Create a Bulletproof IoT Device That Thrives in A Competitive Environment
2020-08-11 | 6 min read
If you think the conventional way of designing and testing an Internet of Things (IoT) device is still relevant today, you might be wrong. Tens of billions of IoT devices surround us today. Billions more will connect to the internet in the next few years. On top of that, IoT deployment is diversifying from consumer-based to mission-critical applications in the areas of public safety, emergency response, industrial automation, autonomous vehicles, and healthcare IoT. While IoT devices offer great convenience, having large numbers of them in a small space increases complexity in device design, test, performance, and security.
Design engineers and manufacturers are being forced to adopt a more comprehensive approach to ensure that their IoT devices work reliably, securely and for a long time in a crowded RF environment. IoT success demands that design engineers and manufacturers address the 5 C’s challenges across the entire IoT device lifecycle.
What are the 5 C’s of IoT? They include:
Connectivity ensures that IoT devices connect to other IoT devices, the cloud, and the world around them. Mission-critical IoT devices are expected to work reliably without fail, even in the toughest environments. Fast-evolving wireless standards add to the complexity, and engineers face constant challenges in keeping pace with the latest technologies while ensuring devices work seamlessly throughout the ecosystem.
IoT device designers and engineers are left to establish the right test methodologies to obtain accurate and reliable measurement results. What are the RF parameters to cover in the R&D and manufacturing phase? Which RF tests help filter manufacturing defects? There are many uncertainties — what’s the right test methodology?
Continuity requires that IoT devices have extended battery life to do their jobs. Long battery life is of paramount importance for medical devices like pacemakers, which can affect a patient’s life. Needless to say, battery failure is not an option. Ensuring and extending battery life is one of the most important considerations for IoT devices. Long battery life is a huge competitive advantage in consumer and industrial IoT devices.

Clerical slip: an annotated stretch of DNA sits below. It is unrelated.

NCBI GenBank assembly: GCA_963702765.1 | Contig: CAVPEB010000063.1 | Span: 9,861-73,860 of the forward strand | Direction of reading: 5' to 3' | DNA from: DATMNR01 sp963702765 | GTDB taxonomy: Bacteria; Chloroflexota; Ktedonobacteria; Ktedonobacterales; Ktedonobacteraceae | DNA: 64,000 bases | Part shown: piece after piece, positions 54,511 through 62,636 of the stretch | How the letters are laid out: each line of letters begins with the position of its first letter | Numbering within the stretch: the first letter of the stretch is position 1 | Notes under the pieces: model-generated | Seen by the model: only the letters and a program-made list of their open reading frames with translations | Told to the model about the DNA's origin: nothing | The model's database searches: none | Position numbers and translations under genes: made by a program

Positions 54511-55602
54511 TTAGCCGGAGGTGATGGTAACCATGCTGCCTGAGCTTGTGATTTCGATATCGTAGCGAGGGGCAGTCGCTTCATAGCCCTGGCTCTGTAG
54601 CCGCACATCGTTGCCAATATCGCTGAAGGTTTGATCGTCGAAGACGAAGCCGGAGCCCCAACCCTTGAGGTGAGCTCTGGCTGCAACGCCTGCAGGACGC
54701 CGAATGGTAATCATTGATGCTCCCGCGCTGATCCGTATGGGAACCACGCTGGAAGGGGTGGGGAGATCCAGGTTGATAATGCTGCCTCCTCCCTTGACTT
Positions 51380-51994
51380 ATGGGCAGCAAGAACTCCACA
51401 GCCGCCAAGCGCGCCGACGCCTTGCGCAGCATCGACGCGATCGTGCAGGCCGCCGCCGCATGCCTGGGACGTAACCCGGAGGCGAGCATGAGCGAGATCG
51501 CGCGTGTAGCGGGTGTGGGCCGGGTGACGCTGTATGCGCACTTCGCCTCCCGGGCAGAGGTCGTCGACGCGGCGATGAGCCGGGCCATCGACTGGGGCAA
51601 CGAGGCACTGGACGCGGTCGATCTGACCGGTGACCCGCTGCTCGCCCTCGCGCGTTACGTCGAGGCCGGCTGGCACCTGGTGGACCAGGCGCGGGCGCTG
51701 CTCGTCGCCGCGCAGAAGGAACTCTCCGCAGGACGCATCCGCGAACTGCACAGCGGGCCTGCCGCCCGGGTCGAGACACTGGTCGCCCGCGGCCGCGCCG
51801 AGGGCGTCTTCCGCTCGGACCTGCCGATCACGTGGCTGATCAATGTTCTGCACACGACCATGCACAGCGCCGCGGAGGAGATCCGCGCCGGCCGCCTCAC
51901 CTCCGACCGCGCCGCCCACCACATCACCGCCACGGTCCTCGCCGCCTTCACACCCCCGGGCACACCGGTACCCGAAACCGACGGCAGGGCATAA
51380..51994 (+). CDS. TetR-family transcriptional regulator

Integrated circuit (IC) designers will need to look into areas that can lower current consumption. Designers who integrate sensing, processing, control, and communication components into a final product, must know how the peripherals behave and consume power.
Compliance requires that IoT devices adhere to global regulations. Compliance testing includes radio standards conformance, carrier acceptance tests, and regulatory compliance tests such as RF, EMC, and SAR tests.
Compliance testing is complex and time-consuming. If performed manually, it takes anywhere from days to weeks to complete. Design engineers often scramble to meet tight product introduction timelines and ensure smooth global market entry while complying with the latest regulations – which are frequently updated. An extensive regulatory test system often requires high capital investment and is something manufacturers want to avoid.
Coexistence ensures that IoT devices work harmoniously in crowded IoT environments. Unexplained communications failures become commonplace as IoT devices utilizing different protocols fill radio bands. This issue is especially problematic in healthcare environments where dense deployments of wireless IoT devices operating on different bands and using different radio protocols are the norm. These communication dropouts can often be attributed to several causes, in particular, issues with coexistence.
Standards bodies have developed methodologies and collision-avoidance techniques to improve the performance of device operation in the presence of other signals. How good are they in a mixed-signal environment? When radio formats do not detect other signals, collision and data loss will happen. If an infusion pump stops working because of a cell-phone interference, it is life-threatening.
Cybersecurity safeguards data from cyberthreats. Cyberattacks can happen in many layers, from devices and communication networks to the cloud and applications. While network engineers focus on network and cloud securities, little has been done to address endpoint and over-the-air (OTA) vulnerabilities.
The complexity of wireless protocols, such as Bluetooth® or Wireless LAN translates into potential unknown pitfalls in a device’s radio implementation. These pitfalls could allow hackers to access and take control of a device.
What’s next? These are the challenges laid out for each of the 5 C’s. Device designers and manufacturers must have a deep understanding of each of these technical challenges. The next step is to discover the key design and test considerations since they are paramount to building robust and resilient IoT devices.
To discover how you can ensure reliable wireless performance, explore steps to optimize battery life, learn about regulatory standards, understand interference challenges, and how to strengthen the security of your IoT device, read this eBook, "The 5 C's of IoT".